Further, civil action may be maintained to enforce a liability or duty "or to enjoin any violation". Obviously remedy by injunction would not be confined to a criminal violation of the Act.

The venue portion of § 27, wherein reference is made to "such districts", would seem more to refer to the district than the nature of the violation. The defendant's reasoning would confine the bringing of an action to enjoin a violation or to recover a liability to the district wherein any act or transaction occurred, and then only if the violation was a criminal one.

The remaining contention is that the sales and purchases did not take place in the Southern District of New York; that they were accomplished either in Detroit or Canada. It is not disputed that the transactions were executed in the New York Stock Exchange in the Southern District of New York. The transactions would not be actionable except as they occurred in stock listed and sold on a registered exchange. The Act applies to sales and purchases, in which the mails or other instrumentalities of interstate commerce and national exchanges are used to consummate the transaction. Congress clearly intended that transactions of the nature here complained of, which resulted in profit, were to be actionable regardless of where the order to sell or buy was given, if such order was to be executed upon a national exchange. It would be immaterial where the profits were realized or where they were to be payable under such circumstances. It is the use of inside information in trading on the national exchange and the use of interstate instrumentalities which create the liability. The underlying reasons for this are fully set out in § 2 of the Act, 15 U.S.C.A. § 78b to protect interstate commerce, the national credit, the federal taxing power, the national banking system, to insure the maintenance of fair and honest markets, to stabilize prices, and to prevent excessive speculation and national emergencies.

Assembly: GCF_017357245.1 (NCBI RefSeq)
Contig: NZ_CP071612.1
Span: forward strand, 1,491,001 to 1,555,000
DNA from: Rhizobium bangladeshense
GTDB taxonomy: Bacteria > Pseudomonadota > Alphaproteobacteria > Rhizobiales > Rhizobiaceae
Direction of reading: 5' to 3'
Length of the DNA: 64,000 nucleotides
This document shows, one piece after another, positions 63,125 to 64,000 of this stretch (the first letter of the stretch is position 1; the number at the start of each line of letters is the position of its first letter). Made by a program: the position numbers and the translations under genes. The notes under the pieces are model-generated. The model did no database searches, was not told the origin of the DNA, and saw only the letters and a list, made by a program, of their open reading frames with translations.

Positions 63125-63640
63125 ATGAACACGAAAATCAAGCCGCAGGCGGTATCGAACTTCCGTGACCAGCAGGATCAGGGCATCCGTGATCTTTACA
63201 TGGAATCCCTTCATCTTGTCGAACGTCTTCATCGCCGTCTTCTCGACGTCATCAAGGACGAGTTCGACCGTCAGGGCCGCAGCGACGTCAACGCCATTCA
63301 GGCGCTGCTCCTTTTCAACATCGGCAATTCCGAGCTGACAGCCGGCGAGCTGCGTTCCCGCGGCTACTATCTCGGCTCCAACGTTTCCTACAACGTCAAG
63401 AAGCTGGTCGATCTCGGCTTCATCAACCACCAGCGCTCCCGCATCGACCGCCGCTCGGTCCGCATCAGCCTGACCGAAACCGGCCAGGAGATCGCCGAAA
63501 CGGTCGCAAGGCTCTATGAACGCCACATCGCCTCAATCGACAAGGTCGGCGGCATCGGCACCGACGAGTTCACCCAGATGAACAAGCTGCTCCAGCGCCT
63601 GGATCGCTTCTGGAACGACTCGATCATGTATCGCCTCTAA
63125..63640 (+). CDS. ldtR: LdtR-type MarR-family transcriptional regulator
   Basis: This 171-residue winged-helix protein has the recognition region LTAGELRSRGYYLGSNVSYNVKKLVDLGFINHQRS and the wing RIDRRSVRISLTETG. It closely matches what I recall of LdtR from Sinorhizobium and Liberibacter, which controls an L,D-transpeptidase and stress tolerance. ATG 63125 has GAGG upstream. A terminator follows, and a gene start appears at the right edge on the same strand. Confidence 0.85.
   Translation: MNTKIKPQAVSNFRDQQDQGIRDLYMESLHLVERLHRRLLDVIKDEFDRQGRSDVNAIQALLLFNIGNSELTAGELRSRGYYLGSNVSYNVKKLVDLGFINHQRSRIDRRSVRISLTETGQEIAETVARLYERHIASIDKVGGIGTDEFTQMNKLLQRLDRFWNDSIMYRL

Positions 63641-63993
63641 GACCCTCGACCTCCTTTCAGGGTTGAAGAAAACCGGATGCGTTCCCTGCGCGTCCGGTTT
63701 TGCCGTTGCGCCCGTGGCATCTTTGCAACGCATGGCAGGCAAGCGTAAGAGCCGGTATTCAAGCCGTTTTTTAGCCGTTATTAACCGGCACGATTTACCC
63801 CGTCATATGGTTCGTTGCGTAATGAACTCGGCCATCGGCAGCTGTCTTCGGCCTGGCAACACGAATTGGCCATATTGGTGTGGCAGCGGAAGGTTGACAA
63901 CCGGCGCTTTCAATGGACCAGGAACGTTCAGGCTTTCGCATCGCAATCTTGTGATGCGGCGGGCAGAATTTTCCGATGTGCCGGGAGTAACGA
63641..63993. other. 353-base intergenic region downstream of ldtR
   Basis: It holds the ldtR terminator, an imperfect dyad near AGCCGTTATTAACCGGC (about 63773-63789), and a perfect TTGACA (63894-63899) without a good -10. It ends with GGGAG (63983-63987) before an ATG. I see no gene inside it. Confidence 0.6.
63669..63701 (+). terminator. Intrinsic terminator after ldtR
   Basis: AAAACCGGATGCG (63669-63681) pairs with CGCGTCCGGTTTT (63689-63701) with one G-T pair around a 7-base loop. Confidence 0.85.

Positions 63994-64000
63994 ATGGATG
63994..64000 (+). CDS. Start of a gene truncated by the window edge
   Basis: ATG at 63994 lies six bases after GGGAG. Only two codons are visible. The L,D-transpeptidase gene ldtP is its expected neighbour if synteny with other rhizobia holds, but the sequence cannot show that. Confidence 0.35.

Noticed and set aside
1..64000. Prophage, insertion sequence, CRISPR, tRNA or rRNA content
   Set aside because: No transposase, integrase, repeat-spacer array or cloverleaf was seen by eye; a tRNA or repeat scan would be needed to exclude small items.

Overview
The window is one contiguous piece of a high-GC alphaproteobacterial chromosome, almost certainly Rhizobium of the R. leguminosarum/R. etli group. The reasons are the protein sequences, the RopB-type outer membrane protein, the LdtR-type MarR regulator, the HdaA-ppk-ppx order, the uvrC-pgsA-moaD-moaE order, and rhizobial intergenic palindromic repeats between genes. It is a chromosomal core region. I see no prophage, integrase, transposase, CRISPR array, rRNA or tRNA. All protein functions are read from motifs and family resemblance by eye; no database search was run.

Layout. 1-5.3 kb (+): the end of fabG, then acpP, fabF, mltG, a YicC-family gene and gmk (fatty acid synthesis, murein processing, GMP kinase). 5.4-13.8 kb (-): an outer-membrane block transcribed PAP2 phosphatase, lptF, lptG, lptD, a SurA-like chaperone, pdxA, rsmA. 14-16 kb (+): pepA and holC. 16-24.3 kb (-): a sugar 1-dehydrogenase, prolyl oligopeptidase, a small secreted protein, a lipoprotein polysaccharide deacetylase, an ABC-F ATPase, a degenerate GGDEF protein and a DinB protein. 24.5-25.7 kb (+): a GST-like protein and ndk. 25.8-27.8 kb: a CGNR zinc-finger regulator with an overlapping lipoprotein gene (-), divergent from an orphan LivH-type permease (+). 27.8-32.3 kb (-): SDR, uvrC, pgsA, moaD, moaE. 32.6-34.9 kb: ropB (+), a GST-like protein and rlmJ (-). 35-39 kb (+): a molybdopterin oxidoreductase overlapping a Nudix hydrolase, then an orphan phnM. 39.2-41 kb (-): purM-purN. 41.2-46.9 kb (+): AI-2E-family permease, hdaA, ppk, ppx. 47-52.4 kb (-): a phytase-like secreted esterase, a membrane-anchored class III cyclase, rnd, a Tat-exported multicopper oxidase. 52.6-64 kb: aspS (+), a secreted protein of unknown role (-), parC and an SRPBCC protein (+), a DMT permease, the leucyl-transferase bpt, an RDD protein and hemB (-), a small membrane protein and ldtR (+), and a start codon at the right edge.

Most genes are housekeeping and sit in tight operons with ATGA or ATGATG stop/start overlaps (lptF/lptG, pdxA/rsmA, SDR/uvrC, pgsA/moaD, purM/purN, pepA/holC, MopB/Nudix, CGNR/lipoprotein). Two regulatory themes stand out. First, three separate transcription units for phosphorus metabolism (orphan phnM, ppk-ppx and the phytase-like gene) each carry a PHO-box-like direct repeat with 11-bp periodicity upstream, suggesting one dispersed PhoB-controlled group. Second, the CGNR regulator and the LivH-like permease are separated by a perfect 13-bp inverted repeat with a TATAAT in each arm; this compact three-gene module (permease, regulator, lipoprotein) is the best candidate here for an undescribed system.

Section 27 gives jurisdiction in the district "wherein any act or transaction" occurred. It would seem that if the defendant's contention in this regard is concerned, he might violate § 16(b) with impunity, provided his orders were given in Canada and settlement of the transactions occurred there, notwithstanding, it would be necessary to make use of national exchanges in this country to consummate the deals.

For these reasons, and others which might well be obvious, I conclude that the word "violation", as used in § 27, was not confined to criminal acts or transactions; and the motion will be denied. Settle order on notice.